icon-    folder.gif   Conference Reports for NATAP  
  19th Conference on Retroviruses and
Opportunistic Infections
Seattle, WA March 5 - 8, 2012
Back grey_arrow_rt.gif
Black Women in US Have Doubled Risk of AIDS Death, Regardless of Adherence
  19th Conference on Retroviruses and Opportunistic Infections, March 5-8, 2012, Seattle

Mark Mascolini

Black women in the US Women's Interagency HIV Study (WIHS) run a twice higher risk of AIDS death than nonblack women, according to results to two multivariate analyses involving women on continuous antiretroviral therapy (ART) [1]. Adherence to ART was worse among black women than others, but that did not explain the higher AIDS death risk.

A large proportion of WIHS members--and many HIV-positive women in the US--are poor minority women in whom sociocultural disadvantages can complicate HIV care and antiretroviral therapy. HIV-positive blacks may also be genetically predisposed to worse antiretroviral responses because they are more likely to have genetic polymorphisms that unbalance drug metabolism.

An earlier WIHS analysis identified a nonsignificant trend toward a lower risk of AIDS death in white women than in blacks (adjusted hazard ratio [aHR] 0.49, P = 0.19). But WIHS investigators observed that such a trend, if real, could have a meaningful clinical impact. To examine AIDS death risk further in WIHS, researchers planned this analysis of 1471 HIV-positive women on continuous ART. An analysis that factored in time-updated adherence involved 1255 women with self-reported antiretroviral adherence data.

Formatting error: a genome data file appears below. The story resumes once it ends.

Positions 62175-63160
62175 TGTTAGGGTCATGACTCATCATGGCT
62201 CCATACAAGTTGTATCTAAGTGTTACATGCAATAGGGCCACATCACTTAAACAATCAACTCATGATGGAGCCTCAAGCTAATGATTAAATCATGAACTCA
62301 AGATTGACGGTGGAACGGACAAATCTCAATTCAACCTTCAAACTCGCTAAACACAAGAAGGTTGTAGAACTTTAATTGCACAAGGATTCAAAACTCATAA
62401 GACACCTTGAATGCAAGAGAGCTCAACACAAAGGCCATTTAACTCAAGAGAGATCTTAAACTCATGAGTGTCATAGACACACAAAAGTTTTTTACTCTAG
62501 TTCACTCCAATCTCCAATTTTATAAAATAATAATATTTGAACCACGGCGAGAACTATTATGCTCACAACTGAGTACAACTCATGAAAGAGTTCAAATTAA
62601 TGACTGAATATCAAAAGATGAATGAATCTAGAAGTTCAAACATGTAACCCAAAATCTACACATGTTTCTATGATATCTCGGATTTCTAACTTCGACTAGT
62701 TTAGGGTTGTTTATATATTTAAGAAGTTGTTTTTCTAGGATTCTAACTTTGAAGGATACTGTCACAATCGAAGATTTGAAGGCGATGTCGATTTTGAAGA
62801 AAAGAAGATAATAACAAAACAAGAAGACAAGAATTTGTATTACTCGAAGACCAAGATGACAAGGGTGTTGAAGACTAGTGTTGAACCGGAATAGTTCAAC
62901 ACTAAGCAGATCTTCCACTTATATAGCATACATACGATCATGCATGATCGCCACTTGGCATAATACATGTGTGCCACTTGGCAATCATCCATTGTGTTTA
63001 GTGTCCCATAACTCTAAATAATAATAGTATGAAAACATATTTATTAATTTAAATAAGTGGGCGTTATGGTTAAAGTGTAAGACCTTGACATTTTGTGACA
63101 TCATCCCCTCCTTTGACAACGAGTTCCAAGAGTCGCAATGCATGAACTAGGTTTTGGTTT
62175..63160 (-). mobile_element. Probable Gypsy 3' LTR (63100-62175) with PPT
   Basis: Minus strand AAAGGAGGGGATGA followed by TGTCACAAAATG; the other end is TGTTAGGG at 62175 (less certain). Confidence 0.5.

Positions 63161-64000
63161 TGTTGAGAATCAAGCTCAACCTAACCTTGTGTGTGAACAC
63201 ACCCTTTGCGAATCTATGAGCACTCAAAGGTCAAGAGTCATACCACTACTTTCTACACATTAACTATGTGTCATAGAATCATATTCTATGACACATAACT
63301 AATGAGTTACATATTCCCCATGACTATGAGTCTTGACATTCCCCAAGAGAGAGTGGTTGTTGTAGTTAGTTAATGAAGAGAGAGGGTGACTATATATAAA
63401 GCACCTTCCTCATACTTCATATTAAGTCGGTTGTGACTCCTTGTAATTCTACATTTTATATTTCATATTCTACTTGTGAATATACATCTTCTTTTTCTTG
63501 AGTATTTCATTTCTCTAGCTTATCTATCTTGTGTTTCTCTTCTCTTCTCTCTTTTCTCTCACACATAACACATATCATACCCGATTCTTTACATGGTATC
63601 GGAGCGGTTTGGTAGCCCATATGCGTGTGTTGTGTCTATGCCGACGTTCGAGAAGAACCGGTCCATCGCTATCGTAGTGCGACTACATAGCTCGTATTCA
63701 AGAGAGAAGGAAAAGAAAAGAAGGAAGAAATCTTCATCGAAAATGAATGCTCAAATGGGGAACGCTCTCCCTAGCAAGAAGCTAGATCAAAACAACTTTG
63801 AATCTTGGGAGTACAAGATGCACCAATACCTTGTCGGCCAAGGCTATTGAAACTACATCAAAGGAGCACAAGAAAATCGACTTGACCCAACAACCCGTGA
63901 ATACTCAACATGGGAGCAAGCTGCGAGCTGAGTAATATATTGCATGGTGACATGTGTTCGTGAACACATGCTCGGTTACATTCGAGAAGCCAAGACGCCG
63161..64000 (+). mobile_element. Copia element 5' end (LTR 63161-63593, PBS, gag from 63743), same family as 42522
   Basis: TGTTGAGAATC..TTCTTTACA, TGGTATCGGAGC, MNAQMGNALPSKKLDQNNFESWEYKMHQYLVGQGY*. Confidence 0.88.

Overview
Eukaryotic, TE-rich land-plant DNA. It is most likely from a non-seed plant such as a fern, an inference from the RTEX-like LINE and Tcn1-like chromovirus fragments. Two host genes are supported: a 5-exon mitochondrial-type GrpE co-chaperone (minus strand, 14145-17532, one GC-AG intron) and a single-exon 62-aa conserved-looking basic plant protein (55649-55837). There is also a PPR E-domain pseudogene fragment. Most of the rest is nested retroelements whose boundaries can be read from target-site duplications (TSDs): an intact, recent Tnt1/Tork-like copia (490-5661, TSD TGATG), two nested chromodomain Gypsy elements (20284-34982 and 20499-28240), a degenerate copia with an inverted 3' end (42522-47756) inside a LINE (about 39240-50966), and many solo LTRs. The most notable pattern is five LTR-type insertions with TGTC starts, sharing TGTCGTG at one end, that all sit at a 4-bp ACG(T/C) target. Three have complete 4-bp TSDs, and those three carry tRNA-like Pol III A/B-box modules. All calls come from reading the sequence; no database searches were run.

Cumulative incidence of AIDS death after 10 years of follow-up was 16% for black women and 8.2% for white women. Black women reported significantly lower antiretroviral adherence (P < 0.0001), as did women with depression, defined as a Center for Epidemiologic Studies Depression (CESD) score at or above 16 (P = 0.0015).

Multivariate analysis determined that black women had a twice higher risk of dying from AIDS than nonblack women (aHR 2.03, P = 0.004). Black women were 68% more likely than others to have a new AIDS illness during follow-up (aHR 1.68, P = 0.005). Compared with white women, blacks were 35% less likely to self-report good antiretroviral adherence (aHR 0.65, P = 0.0001).

In the 1255-woman time-updated analysis that accounted for adherence, black women still had a doubled risk of AIDS death compared with other women (aHR 2.35, P = 0.04). Adherence of 95% or better cut the risk of AIDS death 70% (aHR 0.30, P < 0.0001). In this same analysis, depression almost tripled the risk of AIDS death (aHR 2.82, P < 0.0001), higher peak viral load almost doubled the risk (aHR 1.87, P= 0.0008), and a positive HCV RNA test tripled the risk (aHR 2.99, P = 0.0002). In the analysis not accounting for adherence, illicit drug use raised the risk of an AIDS death 64% (aHR 1.64, P = 0.02).

Besides black race, five other factors made good adherence less likely: depression (aHR 0.81, P = 0.02), illicit drug use (aHR 0.66, P = 0.003), injection drug use (aHR 0.80, P= 0.04), lower education (aHR 0.82, P = 0.03), and smoking (aHR 0.79, P = 0.013). As in other studies, older age improved chances of good adherence (aHR 1.13, P = 0.0003).

Besides black race, higher peak viral load (aHR 1.57, P < 0.0001), smoking (aHR 1.64, P = 0.007), and a prior AIDS illness (aHR 2.10, P < 0.0001) independently boosted the risk of a new AIDS illness.

The WIHS team speculated that "genetic polymorphisms in drug metabolism and transport that differ by ancestry may be playing a role in lower adherence and higher AIDS deaths in black women."


1. Murphy K, Hoover D, Shi Q, et al. The association of race with death from AIDS in continuous HAART users: WIHS. 19th Conference on Retroviruses and Opportunistic Infections. March 5-8, 2012. Seattle. Abstract 1045.

2. Anastos K, Schneider MF, Gange SJ, et al; for the Women's Interagency HIV Study Collaborative Group. The association of race, sociodemographic, and behavioral characteristics with response to highly active antiretroviral therapy in women. J Acquir Immune Defic Syndr. 2005;39:537-544.